The element consists of a mantle of an upright truncated cone and a climbing frame above it. Access to the element is from the lower side, and there is a climbing frame above the cone that allows observing the motion of other STEM park users by climbing the frame and looking from above. The upright cone is a geometric body formed by rotating a right-angled triangle around its cathetus and is bounded by a circle and a curved surface. A truncated cone is formed by rotating a rectangular trapezoid around a side that is perpendicular to two sides of the trapezoid and is bounded by two circles and a curved surface (mantle). The truncated cone whose mantle forms this element is bounded by a circle with a diameter of 200 cm and a circle with a diameter of 60 cm. The height of the truncated cone is 120 cm.

We can explore the movement of balls along curved surfaces, rotation, friction, and free fall on this element. The ball that you throw out of your hand is only affected by the force of gravity and friction, which acts against the direction of the ball’s movement. You can notice that the ball moves faster in the lower part and slower in the higher part of the cone. The energy that you initially gave to your ball is constantly being transferred from potential to kinetic (energy of motion) and vice versa, but with each passing moment the total energy, due to friction, decreases. Unless we catch the ball again, it will surely fall to the floor once it loses speed.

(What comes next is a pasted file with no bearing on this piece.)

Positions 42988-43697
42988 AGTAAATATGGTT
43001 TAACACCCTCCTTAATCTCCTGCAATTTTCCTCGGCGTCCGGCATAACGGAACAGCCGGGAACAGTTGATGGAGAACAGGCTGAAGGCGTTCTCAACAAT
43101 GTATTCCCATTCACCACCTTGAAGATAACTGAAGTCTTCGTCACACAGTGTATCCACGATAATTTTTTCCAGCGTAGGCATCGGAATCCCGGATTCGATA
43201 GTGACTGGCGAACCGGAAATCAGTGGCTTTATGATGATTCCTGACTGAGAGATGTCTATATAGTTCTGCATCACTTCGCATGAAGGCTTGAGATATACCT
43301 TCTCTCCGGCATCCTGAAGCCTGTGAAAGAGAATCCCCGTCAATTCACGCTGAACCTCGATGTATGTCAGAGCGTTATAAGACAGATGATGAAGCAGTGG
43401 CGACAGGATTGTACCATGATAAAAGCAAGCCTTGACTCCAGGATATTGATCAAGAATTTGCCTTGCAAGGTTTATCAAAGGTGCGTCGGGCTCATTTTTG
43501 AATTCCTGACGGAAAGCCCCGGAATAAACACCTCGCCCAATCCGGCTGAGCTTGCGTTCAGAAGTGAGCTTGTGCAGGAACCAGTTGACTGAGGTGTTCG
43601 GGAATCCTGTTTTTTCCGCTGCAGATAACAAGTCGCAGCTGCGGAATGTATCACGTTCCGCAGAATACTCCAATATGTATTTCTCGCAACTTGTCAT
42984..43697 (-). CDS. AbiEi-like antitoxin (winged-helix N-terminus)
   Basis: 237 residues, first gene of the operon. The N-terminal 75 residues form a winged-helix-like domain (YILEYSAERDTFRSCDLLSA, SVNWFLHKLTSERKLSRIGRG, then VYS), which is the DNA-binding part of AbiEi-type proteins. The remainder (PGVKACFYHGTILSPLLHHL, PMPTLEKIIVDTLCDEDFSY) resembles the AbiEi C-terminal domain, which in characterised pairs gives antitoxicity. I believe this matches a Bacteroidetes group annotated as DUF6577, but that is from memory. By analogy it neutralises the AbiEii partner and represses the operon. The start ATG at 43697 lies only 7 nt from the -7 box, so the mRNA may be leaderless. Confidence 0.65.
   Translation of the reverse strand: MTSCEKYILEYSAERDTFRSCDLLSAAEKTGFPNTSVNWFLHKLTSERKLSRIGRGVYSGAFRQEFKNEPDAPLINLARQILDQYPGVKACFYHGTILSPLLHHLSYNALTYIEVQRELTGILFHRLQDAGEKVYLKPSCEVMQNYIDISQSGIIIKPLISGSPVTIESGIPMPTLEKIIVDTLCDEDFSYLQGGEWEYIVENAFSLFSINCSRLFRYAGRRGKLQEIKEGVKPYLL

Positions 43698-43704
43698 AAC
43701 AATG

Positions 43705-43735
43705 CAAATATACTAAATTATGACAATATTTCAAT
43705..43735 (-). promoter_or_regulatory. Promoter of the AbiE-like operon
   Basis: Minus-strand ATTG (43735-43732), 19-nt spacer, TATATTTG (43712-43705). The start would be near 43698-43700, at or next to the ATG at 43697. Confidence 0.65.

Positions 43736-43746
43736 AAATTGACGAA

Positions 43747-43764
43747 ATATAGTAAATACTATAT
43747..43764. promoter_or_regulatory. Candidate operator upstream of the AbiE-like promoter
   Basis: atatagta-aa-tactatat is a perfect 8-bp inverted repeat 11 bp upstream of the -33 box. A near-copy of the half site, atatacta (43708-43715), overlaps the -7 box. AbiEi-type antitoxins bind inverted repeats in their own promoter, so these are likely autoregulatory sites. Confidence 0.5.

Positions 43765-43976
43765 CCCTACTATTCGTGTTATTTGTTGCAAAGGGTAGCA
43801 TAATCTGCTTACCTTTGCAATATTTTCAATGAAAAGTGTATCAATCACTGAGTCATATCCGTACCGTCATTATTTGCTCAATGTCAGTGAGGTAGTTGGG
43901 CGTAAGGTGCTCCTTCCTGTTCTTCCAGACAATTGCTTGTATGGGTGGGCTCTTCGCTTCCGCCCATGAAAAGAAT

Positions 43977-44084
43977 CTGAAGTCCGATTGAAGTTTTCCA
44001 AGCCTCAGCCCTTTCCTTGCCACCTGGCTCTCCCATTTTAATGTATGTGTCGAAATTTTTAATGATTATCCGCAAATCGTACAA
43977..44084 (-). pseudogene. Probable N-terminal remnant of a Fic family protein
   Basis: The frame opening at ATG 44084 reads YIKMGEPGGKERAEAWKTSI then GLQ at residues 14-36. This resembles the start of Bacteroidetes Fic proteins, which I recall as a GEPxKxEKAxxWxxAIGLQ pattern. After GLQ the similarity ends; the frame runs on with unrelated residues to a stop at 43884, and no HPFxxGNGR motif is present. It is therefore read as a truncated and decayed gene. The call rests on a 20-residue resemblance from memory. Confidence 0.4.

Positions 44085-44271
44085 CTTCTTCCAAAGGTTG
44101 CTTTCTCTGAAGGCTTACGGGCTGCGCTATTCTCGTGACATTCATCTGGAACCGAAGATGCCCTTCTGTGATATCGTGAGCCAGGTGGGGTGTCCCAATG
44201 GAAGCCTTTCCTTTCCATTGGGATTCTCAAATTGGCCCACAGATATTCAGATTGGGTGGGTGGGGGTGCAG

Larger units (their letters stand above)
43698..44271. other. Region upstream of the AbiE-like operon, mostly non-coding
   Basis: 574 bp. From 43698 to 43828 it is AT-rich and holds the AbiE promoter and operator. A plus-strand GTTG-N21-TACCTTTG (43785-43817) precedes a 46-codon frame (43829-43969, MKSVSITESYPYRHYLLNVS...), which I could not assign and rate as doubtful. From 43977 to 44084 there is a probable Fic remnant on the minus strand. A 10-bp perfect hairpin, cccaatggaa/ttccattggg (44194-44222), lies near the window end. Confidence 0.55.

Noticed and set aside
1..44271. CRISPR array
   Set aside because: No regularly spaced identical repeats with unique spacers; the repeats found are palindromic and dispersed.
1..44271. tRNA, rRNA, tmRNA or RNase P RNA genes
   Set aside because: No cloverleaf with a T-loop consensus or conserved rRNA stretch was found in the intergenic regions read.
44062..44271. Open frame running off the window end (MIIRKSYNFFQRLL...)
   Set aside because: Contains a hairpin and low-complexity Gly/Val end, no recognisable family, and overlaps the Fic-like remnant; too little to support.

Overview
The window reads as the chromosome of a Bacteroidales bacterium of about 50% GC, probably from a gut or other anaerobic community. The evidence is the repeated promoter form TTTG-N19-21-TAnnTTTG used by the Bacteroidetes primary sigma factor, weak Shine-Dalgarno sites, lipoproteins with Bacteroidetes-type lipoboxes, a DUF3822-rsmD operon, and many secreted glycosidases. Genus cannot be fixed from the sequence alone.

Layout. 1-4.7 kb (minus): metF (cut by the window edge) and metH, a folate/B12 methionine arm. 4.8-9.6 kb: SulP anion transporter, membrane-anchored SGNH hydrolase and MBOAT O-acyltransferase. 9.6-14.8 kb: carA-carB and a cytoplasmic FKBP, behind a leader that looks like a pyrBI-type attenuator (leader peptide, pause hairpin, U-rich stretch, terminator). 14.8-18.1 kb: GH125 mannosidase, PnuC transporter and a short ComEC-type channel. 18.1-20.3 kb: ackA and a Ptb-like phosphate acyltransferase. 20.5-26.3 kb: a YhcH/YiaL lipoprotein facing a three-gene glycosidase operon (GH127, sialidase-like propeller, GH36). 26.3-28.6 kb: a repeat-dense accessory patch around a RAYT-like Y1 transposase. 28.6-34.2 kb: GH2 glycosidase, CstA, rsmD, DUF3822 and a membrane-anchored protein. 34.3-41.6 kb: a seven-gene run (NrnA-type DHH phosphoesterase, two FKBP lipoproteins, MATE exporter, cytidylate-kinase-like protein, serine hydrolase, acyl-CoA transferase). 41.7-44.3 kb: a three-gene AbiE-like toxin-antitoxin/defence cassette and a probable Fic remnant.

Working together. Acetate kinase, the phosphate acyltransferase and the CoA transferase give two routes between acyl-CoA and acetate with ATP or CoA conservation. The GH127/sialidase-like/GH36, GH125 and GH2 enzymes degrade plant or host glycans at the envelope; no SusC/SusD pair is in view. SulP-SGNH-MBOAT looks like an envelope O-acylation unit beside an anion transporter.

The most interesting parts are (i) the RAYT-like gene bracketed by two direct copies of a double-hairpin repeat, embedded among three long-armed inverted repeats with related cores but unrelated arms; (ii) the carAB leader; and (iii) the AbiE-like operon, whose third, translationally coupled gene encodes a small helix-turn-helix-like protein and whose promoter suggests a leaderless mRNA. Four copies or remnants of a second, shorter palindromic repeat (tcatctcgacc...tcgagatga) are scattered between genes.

Paths along which the balls move are very unusual, and the influence of gravity and friction can be recognized in them. Momentum and velocity change in very interesting ways. Due to the unusual movement of balls, it seems to us that the entire geometry of space in this truncated cone is slightly curved.

- Take a ball, for example, a tennis ball, and start exploring.
- Try to throw the ball so that it follows the drawn curve.
- By using your body and arms, try to form two vertical sides of the trapezoid whose rotation formed this truncated cone. Can you determine the lengths of some of its sides?
- By using your ball, try to make something resembling an ellipse.
- Is it possible to draw a circle with a ball?
- Try to form a trajectory resembling a parabola.
- How should we throw the ball to make it spin on a curved surface for the longest time?
- What is the largest number of balls that you can simultaneously catch and throw along the surface?
- If you throw several balls along the surface in the same direction (using the same hand), can they collide?
- If the ball bounces off the surface instead of rolls, can it stay above the ground longer than a rolling ball?